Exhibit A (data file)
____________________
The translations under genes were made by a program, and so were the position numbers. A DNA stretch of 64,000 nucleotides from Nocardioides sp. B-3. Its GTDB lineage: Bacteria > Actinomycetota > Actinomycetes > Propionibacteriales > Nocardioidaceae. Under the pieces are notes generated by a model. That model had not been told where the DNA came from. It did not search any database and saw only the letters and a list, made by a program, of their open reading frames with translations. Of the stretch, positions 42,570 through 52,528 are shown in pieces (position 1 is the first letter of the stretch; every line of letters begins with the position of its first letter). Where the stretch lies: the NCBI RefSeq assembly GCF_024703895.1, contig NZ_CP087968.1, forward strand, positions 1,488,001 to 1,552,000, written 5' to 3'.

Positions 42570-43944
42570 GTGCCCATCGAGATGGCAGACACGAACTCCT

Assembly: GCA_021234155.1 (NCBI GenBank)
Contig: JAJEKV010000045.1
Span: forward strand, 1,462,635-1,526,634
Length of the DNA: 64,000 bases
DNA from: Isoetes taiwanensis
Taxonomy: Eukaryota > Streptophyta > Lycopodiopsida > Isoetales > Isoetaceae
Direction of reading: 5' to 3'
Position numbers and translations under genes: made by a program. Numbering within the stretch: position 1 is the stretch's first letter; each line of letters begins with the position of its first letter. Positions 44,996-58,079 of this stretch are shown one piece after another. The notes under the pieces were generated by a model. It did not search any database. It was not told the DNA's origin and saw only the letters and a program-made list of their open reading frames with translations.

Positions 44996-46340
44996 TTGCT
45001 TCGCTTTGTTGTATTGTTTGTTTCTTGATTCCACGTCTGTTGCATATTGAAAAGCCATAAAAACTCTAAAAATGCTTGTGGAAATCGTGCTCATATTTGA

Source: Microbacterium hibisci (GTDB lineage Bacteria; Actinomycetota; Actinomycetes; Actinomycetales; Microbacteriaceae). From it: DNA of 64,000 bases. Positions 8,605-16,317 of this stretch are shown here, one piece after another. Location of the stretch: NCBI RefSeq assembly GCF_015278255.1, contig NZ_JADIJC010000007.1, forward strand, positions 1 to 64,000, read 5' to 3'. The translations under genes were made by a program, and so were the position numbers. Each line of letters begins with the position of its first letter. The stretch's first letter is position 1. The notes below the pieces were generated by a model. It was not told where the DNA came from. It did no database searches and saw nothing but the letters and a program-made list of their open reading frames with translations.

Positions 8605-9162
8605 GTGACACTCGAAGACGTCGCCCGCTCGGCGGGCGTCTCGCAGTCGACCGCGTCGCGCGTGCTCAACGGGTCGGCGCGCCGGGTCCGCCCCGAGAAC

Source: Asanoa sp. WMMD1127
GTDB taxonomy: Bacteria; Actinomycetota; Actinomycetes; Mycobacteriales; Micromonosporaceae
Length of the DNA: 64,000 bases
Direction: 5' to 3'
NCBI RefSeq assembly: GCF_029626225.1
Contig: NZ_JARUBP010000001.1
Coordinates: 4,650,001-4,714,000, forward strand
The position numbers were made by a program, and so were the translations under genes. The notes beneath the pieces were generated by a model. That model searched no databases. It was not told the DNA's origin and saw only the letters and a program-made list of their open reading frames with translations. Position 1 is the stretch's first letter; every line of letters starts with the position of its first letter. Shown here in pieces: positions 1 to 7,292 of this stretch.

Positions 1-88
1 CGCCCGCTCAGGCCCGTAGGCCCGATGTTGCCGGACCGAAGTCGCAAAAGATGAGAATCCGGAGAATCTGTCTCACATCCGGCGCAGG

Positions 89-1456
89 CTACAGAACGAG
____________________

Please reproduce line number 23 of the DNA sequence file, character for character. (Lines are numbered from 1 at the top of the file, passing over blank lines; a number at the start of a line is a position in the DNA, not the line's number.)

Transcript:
Contig: NZ_JARUBP010000001.1